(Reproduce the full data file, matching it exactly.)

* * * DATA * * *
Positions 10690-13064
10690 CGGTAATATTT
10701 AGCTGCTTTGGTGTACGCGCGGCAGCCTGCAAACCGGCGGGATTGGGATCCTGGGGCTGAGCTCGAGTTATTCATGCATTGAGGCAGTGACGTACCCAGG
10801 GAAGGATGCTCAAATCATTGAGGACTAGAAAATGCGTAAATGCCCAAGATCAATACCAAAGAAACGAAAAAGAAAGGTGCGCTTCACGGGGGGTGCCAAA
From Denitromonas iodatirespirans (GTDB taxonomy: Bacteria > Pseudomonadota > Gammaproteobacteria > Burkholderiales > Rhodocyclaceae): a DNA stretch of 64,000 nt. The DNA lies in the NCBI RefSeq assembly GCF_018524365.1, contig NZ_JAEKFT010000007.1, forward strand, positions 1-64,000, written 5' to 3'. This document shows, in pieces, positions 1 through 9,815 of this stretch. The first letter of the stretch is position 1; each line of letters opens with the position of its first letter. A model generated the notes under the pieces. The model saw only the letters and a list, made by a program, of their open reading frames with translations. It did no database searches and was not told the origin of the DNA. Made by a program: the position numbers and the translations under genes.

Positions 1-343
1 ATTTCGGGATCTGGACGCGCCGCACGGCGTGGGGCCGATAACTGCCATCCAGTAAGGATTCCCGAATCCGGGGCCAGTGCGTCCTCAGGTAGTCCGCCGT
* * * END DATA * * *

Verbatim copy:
Positions 10690-13064
10690 CGGTAATATTT
10701 AGCTGCTTTGGTGTACGCGCGGCAGCCTGCAAACCGGCGGGATTGGGATCCTGGGGCTGAGCTCGAGTTATTCATGCATTGAGGCAGTGACGTACCCAGG
10801 GAAGGATGCTCAAATCATTGAGGACTAGAAAATGCGTAAATGCCCAAGATCAATACCAAAGAAACGAAAAAGAAAGGTGCGCTTCACGGGGGGTGCCAAA
From Denitromonas iodatirespirans (GTDB taxonomy: Bacteria > Pseudomonadota > Gammaproteobacteria > Burkholderiales > Rhodocyclaceae): a DNA stretch of 64,000 nt. The DNA lies in the NCBI RefSeq assembly GCF_018524365.1, contig NZ_JAEKFT010000007.1, forward strand, positions 1-64,000, written 5' to 3'. This document shows, in pieces, positions 1 through 9,815 of this stretch. The first letter of the stretch is position 1; each line of letters opens with the position of its first letter. A model generated the notes under the pieces. The model saw only the letters and a list, made by a program, of their open reading frames with translations. It did no database searches and was not told the origin of the DNA. Made by a program: the position numbers and the translations under genes.

Positions 1-343
1 ATTTCGGGATCTGGACGCGCCGCACGGCGTGGGGCCGATAACTGCCATCCAGTAAGGATTCCCGAATCCGGGGCCAGTGCGTCCTCAGGTAGTCCGCCGT